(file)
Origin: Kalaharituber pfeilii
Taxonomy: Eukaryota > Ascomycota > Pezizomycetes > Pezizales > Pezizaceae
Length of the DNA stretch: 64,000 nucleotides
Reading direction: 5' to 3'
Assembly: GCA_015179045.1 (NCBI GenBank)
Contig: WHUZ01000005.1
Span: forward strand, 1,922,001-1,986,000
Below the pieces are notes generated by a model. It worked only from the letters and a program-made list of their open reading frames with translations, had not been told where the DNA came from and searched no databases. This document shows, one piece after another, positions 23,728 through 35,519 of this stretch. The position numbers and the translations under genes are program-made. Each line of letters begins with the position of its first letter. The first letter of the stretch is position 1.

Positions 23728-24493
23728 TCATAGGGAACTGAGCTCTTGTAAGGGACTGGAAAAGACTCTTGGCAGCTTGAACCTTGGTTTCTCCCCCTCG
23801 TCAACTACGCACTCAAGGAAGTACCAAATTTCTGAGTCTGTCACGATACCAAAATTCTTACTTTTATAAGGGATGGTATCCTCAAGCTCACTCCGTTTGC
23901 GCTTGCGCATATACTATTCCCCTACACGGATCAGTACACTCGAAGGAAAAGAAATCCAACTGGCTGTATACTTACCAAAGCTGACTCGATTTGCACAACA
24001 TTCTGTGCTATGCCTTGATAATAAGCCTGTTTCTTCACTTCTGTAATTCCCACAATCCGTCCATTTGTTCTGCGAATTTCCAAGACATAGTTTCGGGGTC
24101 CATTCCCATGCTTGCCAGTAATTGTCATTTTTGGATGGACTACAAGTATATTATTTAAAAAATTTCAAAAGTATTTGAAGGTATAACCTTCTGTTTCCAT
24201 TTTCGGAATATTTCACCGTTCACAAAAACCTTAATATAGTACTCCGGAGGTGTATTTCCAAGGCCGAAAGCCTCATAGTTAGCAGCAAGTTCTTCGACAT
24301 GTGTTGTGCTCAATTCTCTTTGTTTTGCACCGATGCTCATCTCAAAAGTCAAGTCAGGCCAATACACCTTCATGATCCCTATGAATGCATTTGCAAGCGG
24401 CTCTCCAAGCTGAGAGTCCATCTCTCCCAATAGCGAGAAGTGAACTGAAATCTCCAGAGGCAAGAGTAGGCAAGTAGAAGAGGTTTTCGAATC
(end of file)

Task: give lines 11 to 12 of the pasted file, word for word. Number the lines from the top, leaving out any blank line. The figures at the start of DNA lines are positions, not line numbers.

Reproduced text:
23801 TCAACTACGCACTCAAGGAAGTACCAAATTTCTGAGTCTGTCACGATACCAAAATTCTTACTTTTATAAGGGATGGTATCCTCAAGCTCACTCCGTTTGC
23901 GCTTGCGCATATACTATTCCCCTACACGGATCAGTACACTCGAAGGAAAAGAAATCCAACTGGCTGTATACTTACCAAAGCTGACTCGATTTGCACAACA